Interactive Investor

Is this attractive share with limited downside a buy?

One of these shares has taken a dip, another is at a multi-year high. There’s also an enticing dividend and comfortable valuations. Overseas investing expert Rodney Hobson reveals what he’d do with them now.

8th May 2024 08:42

by Rodney Hobson from interactive investor

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Ford car electric vehicle 600

    Electric cars have lost a lot of their buzz, with adverse publicity about their mileage range, heavy weight and possibly fire-prone batteries. Perhaps it is time to reconsider traditional car manufacturers despite the ire of the green lobby. They offer a compromise between fossil-fuelled models and an oil-free future.

    Ford Motor Co (NYSE:F) has already reported that its sales of hybrid cars were up 42% to 38,421 vehicles in a record first quarter. Given that this type of motor is still in the minority – total sales were just under 450,000 – there is clearly plenty of scope for more of the same. See Keith Bowman’s expert analysis ii view: Ford celebrates record hybrid vehicle sales

    Sensibly, Ford decided at the same time to delay the launch of its larger electric cars by two years to 2027. Development of production sites will continue but without the rush to produce vehicles that few people are likely to buy just yet.

    Over 60% of Ford’s sales are in the United States and Canada, and the US Environmental Protection Agency has relaxed its target for two-thirds of vehicle sales to be electric by 2032. Further concessions are likely in a country that has shown little appetite for going green at all costs.

    All-electric vehicles (EVs) accounted for less than 6% of total production last year so Ford will not be caught out badly if the market for EVs slips back, as seems likely given the current saturated state of this subsector. Ford made an operating loss of $4.7 billion in its EV division last year and is likely to lose even more in 2024 so this slowdown is as welcome as it is unsurprising.

    However, it came as a real disappointment when Ford announced a 24% drop in first-quarter net income to $1.3 billion despite a 3.1% improvement in revenue to $41.5 billion. The carmaker is still reasonably optimistic about the full year, though, predicting that profits are likely to edge a little higher, helped by $2 billion of cost reductions in materials, manufacturing and distribution.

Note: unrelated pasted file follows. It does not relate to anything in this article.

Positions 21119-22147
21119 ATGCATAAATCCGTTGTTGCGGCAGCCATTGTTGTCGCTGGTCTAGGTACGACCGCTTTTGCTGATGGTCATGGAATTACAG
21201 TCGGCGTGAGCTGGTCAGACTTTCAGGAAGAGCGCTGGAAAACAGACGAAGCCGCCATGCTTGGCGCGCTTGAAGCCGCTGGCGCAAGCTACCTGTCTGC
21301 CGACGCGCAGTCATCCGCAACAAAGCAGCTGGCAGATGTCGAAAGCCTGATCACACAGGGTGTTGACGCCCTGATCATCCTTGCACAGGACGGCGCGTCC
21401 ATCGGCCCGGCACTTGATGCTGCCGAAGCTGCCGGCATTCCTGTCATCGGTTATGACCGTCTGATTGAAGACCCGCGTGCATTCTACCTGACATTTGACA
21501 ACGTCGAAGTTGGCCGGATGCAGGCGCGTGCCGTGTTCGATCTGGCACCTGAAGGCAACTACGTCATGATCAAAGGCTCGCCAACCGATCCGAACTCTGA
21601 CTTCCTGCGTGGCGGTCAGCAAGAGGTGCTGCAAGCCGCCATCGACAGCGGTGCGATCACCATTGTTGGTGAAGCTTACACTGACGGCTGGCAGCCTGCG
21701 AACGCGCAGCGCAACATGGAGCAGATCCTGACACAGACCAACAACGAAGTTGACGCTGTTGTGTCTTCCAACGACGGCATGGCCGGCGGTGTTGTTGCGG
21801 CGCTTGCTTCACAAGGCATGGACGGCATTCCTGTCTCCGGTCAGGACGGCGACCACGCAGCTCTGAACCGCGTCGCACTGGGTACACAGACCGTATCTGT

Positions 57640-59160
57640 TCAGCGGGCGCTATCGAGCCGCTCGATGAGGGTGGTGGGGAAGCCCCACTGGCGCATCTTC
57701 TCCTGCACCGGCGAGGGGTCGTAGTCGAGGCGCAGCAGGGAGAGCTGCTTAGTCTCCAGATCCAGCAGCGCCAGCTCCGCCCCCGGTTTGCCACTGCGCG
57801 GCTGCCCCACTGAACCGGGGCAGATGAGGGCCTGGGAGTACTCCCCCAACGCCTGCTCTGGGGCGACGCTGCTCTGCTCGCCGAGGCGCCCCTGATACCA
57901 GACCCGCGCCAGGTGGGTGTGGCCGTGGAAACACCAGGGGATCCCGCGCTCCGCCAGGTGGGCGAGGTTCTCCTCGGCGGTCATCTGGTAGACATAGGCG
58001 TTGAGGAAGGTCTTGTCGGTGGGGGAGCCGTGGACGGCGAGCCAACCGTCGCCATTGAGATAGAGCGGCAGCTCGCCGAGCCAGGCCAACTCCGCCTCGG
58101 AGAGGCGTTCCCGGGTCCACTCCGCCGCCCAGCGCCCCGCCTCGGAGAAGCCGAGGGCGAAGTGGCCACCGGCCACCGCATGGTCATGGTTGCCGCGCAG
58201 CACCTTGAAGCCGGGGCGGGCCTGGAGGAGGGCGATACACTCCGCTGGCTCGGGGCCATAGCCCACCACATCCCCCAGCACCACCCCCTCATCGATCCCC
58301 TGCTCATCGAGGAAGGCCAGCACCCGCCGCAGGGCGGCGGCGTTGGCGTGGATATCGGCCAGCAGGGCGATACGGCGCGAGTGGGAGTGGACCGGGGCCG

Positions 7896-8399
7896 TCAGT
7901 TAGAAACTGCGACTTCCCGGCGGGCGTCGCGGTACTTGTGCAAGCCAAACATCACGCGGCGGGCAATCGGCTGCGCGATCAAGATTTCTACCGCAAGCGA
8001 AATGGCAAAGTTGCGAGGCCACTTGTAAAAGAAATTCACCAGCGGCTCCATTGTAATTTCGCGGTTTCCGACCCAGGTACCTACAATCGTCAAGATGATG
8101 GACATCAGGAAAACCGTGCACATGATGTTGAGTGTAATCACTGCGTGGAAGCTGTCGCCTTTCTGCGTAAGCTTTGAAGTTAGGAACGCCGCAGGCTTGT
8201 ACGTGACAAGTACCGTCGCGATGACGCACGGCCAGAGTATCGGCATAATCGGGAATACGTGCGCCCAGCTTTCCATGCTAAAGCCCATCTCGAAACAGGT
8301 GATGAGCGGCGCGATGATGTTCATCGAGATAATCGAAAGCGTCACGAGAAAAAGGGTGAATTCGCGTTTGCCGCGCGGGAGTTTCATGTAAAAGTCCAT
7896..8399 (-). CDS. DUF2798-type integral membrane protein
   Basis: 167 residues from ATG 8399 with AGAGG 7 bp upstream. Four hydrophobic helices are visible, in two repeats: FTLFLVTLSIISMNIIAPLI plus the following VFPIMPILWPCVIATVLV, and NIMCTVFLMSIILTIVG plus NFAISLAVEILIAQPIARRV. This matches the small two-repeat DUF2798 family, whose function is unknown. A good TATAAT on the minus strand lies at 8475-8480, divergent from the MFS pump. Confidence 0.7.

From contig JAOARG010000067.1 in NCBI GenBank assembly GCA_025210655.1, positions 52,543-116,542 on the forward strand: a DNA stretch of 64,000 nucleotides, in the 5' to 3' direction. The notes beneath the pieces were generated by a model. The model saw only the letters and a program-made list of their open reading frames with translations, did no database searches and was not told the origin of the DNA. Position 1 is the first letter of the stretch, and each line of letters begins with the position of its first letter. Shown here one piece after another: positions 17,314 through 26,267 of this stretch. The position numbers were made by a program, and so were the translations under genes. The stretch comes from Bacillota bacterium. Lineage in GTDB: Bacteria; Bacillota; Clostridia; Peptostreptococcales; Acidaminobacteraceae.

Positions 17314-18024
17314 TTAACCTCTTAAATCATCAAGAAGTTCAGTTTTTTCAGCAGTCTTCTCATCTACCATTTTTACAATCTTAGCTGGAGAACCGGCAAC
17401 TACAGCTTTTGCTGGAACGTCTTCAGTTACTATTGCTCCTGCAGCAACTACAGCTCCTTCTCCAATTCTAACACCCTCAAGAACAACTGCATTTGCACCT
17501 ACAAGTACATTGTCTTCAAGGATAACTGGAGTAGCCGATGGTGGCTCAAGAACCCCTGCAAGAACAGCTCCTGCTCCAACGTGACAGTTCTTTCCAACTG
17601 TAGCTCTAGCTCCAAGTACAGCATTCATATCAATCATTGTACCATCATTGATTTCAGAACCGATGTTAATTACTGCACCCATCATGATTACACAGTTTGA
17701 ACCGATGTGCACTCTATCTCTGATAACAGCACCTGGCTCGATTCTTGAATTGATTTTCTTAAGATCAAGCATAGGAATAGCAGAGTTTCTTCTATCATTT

Those results took the top off the shares, which have slipped back from $13.60 to $12.50 over the past five weeks. The price/earnings (PE) ratio is a comfortable 12.8 while the dividend looks enticing at 4.8%.


    Source: interactive investor. Past performance is not a guide to future performance.

    Larger rival General Motors Co (NYSE:GM) had a better quarter, with revenue up 7.6% to $43 billion and net income leaping 24% to just under $3 billion. The figures prompted GM to raise its full-year outlook, though only slightly, with profits seen as landing somewhere within a fairly wide range from $10.1 billion to $11.5 billion.

    The shares have had a strong run, from $27 last November to $45 now, still leaving the PE at only 5.5. The yield is pitiful at 0.9%.


    Source: interactive investor. Past performance is not a guide to future performance.

    Hobson’s choice: Ford shares look attractive after the recent dip. With a solid floor established at $12, where I suggested buying in January, there looks to be little downside. Well worth considering as a buy. 

    GM is also a potential buy but with the shares near a peak I would be inclined to hold off to see if they test the recent floor at $42.50.

    Update: Struggling companies rarely collapse overnight, they usually spiral into oblivion, giving shareholders many opportunities to get out while they can still salvage some value. Thus it has been at exercise equipment maker Peloton Interactive (NASDAQ:PTON), where shares are down from a peak of $160 to $3.5 in little over three years. Now Barry McCarthy, the man brought in to sort out the mess, has quit after two fruitless years, but not before sparking off another round of redundancies. There is no other way to bring spending down to equal revenue, he says. There is also no reason to think this latest measure will do the trick. If you haven’t got the hint yet, you deserve to suffer the further decline in the share price that will inevitably come.

    Rodney Hobson is a freelance contributor and not a direct employee of interactive investor.

    These articles are provided for information purposes only.  Occasionally, an opinion about whether to buy or sell a specific investment may be provided by third parties.  The content is not intended to be a personal recommendation to buy or sell any financial instrument or product, or to adopt any investment strategy as it is not provided based on an assessment of your investing knowledge and experience, your financial situation or your investment objectives. The value of your investments, and the income derived from them, may go down as well as up. You may not get back all the money that you invest. The investments referred to in this article may not be suitable for all investors, and if in doubt, an investor should seek advice from a qualified investment adviser.

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